The excitement of bringing home a new pet is something all cat owners can relate to. Unfortunately, so is the frustration about some of your kitten’s behaviour. It’s important to remember that your new kitten will take some time to feel at home, and she might display some nervous behaviour before she settles into her new home. Here are some tips on understanding your new pet:
- Provide your kitten with a scratching post. Cats need to scratch, and if you help to teach her to scratch the post from day one, she’s less likely to scratch your furniture.
- Kittens have lots of energy, and as they are nocturnal creatures, that energy often comes out at night. So it’s a good idea as a pet owner to help your kitten burn off that energy in playtime, so it doesn’t come out in destructive behaviour. Set aside some time every evening to play with her – not only will it use up her excess energy, it will help establish a bond between you and your precious new playmate.
- Spend lots of time handling your kitten in the first few weeks and months. This helps develop a close bond and makes her feel more at home.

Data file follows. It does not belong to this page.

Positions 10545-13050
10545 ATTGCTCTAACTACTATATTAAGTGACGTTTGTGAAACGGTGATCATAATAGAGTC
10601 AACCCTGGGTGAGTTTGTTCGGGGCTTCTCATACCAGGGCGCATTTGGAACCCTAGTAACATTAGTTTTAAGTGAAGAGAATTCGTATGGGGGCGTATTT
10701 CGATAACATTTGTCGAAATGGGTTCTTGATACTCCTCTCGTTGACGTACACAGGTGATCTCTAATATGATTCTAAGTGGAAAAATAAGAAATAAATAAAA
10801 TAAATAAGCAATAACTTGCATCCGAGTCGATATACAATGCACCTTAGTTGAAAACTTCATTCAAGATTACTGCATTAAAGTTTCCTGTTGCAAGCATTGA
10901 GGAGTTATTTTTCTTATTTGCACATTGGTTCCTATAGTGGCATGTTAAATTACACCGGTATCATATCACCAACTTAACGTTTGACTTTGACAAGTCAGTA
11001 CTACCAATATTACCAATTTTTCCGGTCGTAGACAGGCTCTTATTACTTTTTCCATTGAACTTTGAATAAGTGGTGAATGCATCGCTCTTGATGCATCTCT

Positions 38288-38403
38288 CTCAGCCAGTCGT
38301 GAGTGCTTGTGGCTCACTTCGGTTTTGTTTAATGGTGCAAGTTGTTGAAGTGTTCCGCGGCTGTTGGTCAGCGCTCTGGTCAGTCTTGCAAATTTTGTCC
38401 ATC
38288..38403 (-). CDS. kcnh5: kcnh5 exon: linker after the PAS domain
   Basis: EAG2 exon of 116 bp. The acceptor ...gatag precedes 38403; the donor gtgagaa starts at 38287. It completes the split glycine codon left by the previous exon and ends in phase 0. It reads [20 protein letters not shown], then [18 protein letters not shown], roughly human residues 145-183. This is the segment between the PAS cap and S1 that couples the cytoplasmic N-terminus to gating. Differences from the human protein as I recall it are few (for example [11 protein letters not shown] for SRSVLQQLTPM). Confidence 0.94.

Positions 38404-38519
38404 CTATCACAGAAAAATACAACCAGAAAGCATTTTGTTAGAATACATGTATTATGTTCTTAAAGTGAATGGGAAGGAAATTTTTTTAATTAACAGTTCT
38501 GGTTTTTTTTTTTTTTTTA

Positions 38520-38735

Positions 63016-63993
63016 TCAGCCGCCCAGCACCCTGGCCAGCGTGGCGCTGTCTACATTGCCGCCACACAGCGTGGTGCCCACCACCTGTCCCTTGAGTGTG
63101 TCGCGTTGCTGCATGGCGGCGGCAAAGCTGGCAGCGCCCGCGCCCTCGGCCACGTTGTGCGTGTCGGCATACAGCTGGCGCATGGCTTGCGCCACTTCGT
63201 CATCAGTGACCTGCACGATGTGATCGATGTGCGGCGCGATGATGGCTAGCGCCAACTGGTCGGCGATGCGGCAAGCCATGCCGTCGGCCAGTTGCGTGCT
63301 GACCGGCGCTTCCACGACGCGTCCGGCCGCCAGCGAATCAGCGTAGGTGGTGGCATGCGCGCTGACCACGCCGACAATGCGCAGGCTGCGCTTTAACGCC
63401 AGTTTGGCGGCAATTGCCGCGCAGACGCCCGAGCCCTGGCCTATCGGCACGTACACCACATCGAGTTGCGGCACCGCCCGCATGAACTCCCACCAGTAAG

- As predatory animals, cats will chase, stalk and pounce. This behaviour is normal, however, scratches and bites are not fun for new owners. If your kitten starts getting too rough, offer her a cat toy and take your attention away from her to discourage this kind of play.
- When your kitten meows, don’t ignore her. This is her way of communicating with you. Respond to her meows with a noise of your own. She will love the attention.
- If your kitten does the wrong thing – such as scratching you or the furniture, meowing too much or playing too hard – never punish her by hitting her or yelling at her. This will harm your bond and could make her more aggressive. If you need to stop her from doing something, a sharp clap to interrupt the behaviour is enough. But also watch what she is doing and think about what she is trying to communicate or say. She might be hungry, bored or even anxious. Learn her cues and you’ll have a much happier, healthier relationship with your pet.
- Listen to her meows. If they are low-pitched she might be unhappy or anxious. High-pitched meows generally mean she is happy. Purring can mean she is content or that she is anxious – try to learn the difference. Hissing means she is frightened and is trying to protect herself, rubbing often means she is relaxed. If she rolls over she is saying she trusts you. If her ears are pricked it often means she’s interested, but if they are flat she might be gearing up for a fight. Watch out for these behaviours and you’ll soon learn to interpret your cat’s cues.